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Brain Behav Immun. 2009 Oct;23(7):926-30. doi: 10.1016/j.bbi.2009.03.005. Epub 2009 Mar 27.

Lipopolysaccharide challenge-induced suppression of Fos in hypothalamic orexin neurons: their potential role in sickness behavior.

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  • 1Laboratory of Neuroimmunology & Behavior, Center for the Study of Complementary and Alternative Therapies, University of Virginia, School of Nursing, Charlottesville VA 22908-0782, USA. gaykema@virginia.edu

Abstract

Orexin neurons in the lateral hypothalamus constitute a critical component in regulation of waking, feeding, and reward-related behaviors. In this study we examined the effects of lipopolysaccharide (LPS) challenge on Fos expression in orexin neurons in rats, to determine changes during sickness in two different behavioral contexts. One cohort of rats was treated with saline or LPS during the daytime, and then tested on an elevated plus maze (EPM) or left in their home cage until sacrifice. Another cohort received LPS or saline shortly before dark onset and was sacrificed 90min into the dark period. The brains were double-stained for Fos and orexin-A immunoreactivity (both cohorts) and for Fos and histidine decarboxylase (dark period cohort). Orexin neurons were strongly activated in context of exploratory behavior (double-labeled for Fos in both medial and lateral portions). LPS challenge prior to maze exposure diminished this activation, most notably among the lateral orexin neurons. In home cage controls, LPS challenge lead to increased Fos expression, most notably in the medial orexin neurons, when compared to saline-injected home cage controls that show little or no Fos during the daytime. In the dark period, Fos expression in both orexin and histaminergic neurons was abundant, which LPS challenge strongly suppressed. These findings are consistent with the hypothesis that the orexin neurons, in conjunction with the histaminergic system, represent a potential target of the neurocircuitry that drives sickness behavior due to peripheral inflammation, likely through functional inhibition of these hypothalamic cell groups.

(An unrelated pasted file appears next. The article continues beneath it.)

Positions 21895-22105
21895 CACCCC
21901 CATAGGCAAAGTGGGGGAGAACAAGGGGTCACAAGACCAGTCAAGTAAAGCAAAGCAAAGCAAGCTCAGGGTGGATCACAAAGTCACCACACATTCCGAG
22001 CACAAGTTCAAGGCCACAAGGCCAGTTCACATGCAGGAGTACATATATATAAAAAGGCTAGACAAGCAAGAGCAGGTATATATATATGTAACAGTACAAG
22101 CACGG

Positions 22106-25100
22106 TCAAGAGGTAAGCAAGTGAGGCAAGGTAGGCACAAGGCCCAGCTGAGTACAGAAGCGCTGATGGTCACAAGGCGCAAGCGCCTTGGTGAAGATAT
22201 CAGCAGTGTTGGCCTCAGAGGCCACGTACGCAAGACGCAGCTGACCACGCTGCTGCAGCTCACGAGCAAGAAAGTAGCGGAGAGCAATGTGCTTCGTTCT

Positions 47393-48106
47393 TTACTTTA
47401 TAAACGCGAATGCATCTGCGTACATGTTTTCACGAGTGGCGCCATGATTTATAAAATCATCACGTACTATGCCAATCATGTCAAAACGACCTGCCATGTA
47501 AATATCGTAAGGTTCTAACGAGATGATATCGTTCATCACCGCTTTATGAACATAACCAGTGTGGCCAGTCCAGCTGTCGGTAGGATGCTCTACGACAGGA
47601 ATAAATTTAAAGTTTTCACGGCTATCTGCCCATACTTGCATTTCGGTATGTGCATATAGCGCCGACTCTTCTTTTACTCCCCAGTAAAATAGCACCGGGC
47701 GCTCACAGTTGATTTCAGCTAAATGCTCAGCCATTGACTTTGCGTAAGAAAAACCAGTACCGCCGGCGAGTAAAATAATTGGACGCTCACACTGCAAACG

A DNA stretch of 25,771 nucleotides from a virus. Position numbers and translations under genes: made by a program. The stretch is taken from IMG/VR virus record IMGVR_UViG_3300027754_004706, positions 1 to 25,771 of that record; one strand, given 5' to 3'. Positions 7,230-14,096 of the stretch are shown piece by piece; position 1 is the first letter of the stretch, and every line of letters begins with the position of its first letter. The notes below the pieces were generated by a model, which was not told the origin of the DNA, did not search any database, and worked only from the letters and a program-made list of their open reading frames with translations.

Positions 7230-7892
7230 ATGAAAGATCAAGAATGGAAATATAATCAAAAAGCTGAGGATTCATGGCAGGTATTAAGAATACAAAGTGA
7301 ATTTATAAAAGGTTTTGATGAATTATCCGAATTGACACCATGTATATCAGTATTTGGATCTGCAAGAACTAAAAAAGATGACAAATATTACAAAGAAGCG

PMID:
19328847
[PubMed - indexed for MEDLINE]
PMCID:
PMC2792632
Free PMC Article
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